Knowing what wine to go for when selecting wines for cooking is an important step in knowing what dish to prepare and what recipe to follow. More often than not, most of us tend to go wrong with our cooking-wine choices that end up messing or denying us the desired tastes to our dishes, thus leaving us detesting and avoiding their use altogether.
Many books and recipes have been made available for cooking wines, guiding people on how to pair wine and food but people are different and so are their experiences of what is termed enjoyable. Scientifically, the difference in how the different active elements in food and wine in terms of flavors and texture react bring about the difference in the dining experiences to each individual. Be sure to also check out “What is Cooking Wine?” for a guide on the differences between wine you drink and wine you cook with.
Going for an alcoholic or non-alcoholic cooking wine is purely a case of personal preference and going for either of these does not mean a compromise on the quality and flavor of the resulting dish of the other. They both are intended to and are capable of adding flavors to a dish.
Generally, wine is identified and classified by its distinct basic tastes-bitter, sweet or sour- which are in turn identified by their primary components. The bitter taste, for instance, can be traced from wine tannins (the skins ad stems of grapes). The sweetness from the residual sugars left in the wine after fermentation and the sourness from the acidity of the grapes used.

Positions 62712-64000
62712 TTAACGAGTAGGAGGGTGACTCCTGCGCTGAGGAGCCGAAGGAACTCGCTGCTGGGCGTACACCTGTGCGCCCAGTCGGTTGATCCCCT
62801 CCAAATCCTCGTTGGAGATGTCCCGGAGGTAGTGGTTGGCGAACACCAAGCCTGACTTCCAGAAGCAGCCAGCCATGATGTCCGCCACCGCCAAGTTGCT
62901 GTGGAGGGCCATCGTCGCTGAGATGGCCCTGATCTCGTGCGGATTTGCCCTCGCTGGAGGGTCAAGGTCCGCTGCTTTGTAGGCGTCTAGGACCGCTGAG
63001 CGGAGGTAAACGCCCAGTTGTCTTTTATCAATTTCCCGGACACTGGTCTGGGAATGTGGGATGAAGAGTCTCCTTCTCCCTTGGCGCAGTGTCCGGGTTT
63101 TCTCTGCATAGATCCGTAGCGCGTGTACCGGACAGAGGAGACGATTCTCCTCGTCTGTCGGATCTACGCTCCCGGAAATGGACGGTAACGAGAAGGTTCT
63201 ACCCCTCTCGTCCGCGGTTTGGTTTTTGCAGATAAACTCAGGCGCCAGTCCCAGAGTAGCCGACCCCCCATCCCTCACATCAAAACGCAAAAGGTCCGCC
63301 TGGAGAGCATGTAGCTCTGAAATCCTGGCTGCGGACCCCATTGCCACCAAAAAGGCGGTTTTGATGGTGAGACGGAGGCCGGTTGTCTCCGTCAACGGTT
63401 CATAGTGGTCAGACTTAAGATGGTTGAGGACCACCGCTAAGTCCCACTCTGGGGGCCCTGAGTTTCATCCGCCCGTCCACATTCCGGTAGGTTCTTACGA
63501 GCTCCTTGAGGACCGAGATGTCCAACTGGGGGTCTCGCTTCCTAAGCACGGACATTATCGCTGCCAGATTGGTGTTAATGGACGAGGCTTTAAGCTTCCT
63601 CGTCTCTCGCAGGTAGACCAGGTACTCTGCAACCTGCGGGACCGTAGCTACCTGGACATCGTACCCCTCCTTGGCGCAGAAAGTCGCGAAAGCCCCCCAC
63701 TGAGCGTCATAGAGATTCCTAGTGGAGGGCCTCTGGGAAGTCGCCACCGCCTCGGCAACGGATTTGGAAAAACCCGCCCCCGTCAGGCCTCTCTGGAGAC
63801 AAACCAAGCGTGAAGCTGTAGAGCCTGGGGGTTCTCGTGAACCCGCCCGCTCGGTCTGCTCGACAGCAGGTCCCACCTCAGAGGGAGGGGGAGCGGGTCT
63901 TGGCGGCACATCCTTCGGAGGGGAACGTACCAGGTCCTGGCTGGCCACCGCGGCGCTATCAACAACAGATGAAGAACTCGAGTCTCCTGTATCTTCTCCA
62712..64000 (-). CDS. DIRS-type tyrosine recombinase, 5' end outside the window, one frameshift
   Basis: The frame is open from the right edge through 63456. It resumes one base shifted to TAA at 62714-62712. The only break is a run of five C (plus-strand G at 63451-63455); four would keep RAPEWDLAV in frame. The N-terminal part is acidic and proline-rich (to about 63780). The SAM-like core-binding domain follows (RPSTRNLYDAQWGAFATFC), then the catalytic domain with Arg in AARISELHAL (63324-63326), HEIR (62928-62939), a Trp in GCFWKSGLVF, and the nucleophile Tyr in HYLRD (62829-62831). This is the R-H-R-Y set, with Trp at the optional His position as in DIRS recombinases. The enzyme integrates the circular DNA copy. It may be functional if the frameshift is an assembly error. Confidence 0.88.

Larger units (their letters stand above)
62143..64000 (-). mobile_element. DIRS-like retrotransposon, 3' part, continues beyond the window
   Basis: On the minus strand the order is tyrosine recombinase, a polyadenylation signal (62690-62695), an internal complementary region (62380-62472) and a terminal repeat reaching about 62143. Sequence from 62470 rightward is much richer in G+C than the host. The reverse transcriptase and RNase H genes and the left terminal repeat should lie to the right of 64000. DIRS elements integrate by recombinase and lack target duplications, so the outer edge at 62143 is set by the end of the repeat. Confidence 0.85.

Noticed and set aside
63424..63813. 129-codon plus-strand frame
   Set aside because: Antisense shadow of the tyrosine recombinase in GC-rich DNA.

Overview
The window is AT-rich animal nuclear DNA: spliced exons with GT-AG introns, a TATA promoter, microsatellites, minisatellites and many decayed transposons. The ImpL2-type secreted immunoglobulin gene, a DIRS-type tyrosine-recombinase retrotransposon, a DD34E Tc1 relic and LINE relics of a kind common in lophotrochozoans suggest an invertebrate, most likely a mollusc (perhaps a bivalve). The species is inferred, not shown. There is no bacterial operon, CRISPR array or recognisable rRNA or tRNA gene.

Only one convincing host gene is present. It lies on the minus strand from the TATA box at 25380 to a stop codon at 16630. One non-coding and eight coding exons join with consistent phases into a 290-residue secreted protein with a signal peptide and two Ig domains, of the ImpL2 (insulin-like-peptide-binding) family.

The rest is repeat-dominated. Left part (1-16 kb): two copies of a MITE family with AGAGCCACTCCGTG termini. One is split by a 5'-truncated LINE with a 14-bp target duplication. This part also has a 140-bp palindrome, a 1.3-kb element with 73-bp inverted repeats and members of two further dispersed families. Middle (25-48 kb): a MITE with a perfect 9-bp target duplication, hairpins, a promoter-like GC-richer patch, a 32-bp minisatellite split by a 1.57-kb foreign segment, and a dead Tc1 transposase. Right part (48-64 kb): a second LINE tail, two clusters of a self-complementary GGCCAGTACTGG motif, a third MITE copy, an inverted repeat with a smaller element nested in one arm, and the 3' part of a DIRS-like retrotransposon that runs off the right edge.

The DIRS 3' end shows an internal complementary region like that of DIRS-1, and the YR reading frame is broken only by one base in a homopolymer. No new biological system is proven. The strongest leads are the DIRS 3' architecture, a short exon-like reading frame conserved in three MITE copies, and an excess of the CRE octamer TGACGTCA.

Cooking Wines are Classified Into These Six Categories:
- Dry reds and whites– These are best paired with heavy and creamy dishes like beef stews, pork chops, and wine-based dishes.
- Nutty dry wines-These wines are best paired with mushroom, chicken and some fish gravies like shrimp.
- Nutty sweet wines– Nutty sweet wines are paired with desserts containing nuts, caramel, and vanilla ice cream. In most cases, the wine is poured on top of the dessert. They include the Tawny Port, Vin Santo, Pedro Ximinez, Italian Passito Wines and Cream Sherry.
- Sweet fortified reds– These wines are best paired with rich and sweet chocolate desserts. These include wines like Ruby Port, Vintage Port, and Late-Bottled vintage Port
- Sweet whites– Sweet whites are very sensitive to light and air and advisably should be consumed immediately after opening. they are paired best with sweet fruit tarts and flaky fish with faintly sweet butter sauces like Lobster and Shrimp. They include Sauternes, Sweet Riesling, Ice wine, Moscato and Late Harvest Whites.
- Rice wines – Rice wines are available in two categories (Chinese/Taiwanese and Japanese) Rice wines are the best combination with marinades, stir-fries, and Asian dishes. While Chinese Rice wine works best with stir-fries in adding acidity, the Japanese counterpart with its salty-sweet nature works well as an aperitif and in glazes and BBQ sauces.
Looking to already pair one of these wines with dinner tonight? Check out “What Wine Should I Drink With Steak” for pairing options.
Selection of Wines